Sub-seabed CO2 Storage: Impact on Marine Ecosystem.. (ECO2)
Sub-seabed CO2 Storage: Impact on Marine Ecosystems (ECO2)
Start date: May 1, 2011,
End date: Apr 30, 2015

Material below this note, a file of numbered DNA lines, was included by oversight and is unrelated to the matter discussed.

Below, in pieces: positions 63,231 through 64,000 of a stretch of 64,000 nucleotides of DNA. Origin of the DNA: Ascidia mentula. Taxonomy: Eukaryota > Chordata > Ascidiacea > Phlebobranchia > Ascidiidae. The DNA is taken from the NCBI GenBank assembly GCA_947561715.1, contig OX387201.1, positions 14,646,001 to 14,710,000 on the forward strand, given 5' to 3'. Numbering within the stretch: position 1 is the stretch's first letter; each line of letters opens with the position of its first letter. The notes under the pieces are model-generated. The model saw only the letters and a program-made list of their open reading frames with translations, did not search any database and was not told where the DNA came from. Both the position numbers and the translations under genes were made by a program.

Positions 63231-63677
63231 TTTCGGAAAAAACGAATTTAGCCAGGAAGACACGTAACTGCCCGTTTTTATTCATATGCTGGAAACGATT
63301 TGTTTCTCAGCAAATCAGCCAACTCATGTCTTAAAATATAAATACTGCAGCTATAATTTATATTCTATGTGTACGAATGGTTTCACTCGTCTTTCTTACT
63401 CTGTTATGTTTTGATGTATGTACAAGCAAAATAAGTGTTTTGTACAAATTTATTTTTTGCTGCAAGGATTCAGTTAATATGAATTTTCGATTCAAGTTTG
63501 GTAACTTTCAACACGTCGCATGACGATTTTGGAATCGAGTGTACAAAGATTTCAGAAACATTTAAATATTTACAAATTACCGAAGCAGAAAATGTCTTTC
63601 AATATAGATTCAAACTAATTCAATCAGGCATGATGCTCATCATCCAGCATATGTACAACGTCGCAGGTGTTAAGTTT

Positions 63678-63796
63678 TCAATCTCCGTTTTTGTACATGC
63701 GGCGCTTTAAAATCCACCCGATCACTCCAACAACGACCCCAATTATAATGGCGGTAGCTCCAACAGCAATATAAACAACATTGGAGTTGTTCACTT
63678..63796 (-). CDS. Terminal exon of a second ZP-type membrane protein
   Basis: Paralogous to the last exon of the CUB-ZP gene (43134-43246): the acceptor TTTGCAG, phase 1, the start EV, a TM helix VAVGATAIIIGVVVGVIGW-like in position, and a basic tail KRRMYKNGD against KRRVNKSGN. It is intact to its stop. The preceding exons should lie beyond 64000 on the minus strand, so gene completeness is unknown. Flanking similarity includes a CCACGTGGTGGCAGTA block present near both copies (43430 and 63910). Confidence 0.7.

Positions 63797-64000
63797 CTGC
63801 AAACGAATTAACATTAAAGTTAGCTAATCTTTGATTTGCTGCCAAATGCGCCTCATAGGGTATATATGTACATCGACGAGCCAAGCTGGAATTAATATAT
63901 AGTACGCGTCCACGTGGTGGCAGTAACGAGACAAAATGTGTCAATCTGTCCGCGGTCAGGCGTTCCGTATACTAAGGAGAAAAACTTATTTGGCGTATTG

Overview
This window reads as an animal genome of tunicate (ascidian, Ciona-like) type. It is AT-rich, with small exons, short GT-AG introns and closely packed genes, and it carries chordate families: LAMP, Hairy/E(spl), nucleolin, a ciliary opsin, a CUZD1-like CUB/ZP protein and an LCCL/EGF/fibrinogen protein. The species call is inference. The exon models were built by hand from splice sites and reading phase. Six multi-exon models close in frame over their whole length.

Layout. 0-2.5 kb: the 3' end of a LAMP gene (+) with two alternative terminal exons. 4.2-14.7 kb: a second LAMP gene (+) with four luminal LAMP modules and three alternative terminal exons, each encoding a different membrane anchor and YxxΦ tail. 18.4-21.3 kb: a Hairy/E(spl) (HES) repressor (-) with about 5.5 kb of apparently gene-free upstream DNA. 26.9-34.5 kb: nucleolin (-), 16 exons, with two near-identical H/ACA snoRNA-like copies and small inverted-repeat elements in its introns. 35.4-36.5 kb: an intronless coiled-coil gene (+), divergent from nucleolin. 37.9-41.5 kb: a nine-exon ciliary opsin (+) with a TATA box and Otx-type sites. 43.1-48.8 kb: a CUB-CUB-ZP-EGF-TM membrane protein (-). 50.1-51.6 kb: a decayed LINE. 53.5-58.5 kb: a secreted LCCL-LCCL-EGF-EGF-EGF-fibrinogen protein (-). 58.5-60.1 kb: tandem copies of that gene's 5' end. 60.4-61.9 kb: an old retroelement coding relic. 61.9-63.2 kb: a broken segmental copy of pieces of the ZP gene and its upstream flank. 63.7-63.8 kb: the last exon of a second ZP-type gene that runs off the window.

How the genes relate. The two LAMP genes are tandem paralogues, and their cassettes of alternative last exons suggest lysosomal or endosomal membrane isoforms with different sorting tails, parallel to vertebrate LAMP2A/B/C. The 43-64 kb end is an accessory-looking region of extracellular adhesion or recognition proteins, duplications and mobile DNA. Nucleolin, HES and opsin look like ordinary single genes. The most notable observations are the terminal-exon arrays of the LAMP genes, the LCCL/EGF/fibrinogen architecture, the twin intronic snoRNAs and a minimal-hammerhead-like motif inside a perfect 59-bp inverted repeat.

The ECO2 project sets out to assess the risks associated with the storage of CO2 below the seabed. Carbon Capture and Storage (CCS) is regarded as a key technology for the reduction of CO2 emissions from power plants and other sources at the European and international level. The EU will hence support a selected portfolio of demonstration projects to promote, at industrial scale, the implementation of CCS in Europe. Several of these projects aim to store CO2 below the seabed. However, little is known about the short-term and long-term impacts of CO2 storage on marine ecosystems even though CO2 has been stored sub-seabed in the North Sea (Sleipner) for over 13 years and for one year in the Barents Sea (Snøhvit). Against this background, the proposed ECO2 project will assess the likelihood of leakage and impact of leakage on marine ecosystems. In order to do so ECO2 will study a sub-seabed storage site in operation since 1996 (Sleipner, 90 m water depth), a recently opened site (Snøhvit, 2008, 330 m water depth), and a potential storage site located in the Polish sector of the Baltic Sea (B3 field site, 80 m water depth) covering the major geological settings to be used for the storage of CO2. Novel monitoring techniques will be applied to detect and quantify the fluxes of formation fluids, natural gas, and CO2 from storage sites and to develop appropriate and effective monitoring strategies. Field work at storage sites will be supported by modelling and laboratory experiments and complemented by process and monitoring studies at natural CO2 seeps that serve as analogues for potential CO2 leaks at storage sites. ECO2 will also investigate the perception of marine CCS in the public and develop effective means to disseminate the project results to stakeholders and policymakers. Finally, a best practice guide for the management of sub-seabed CO2 storage sites will be developed applying the precautionary principle and valuing the costs for monitoring and remediation.
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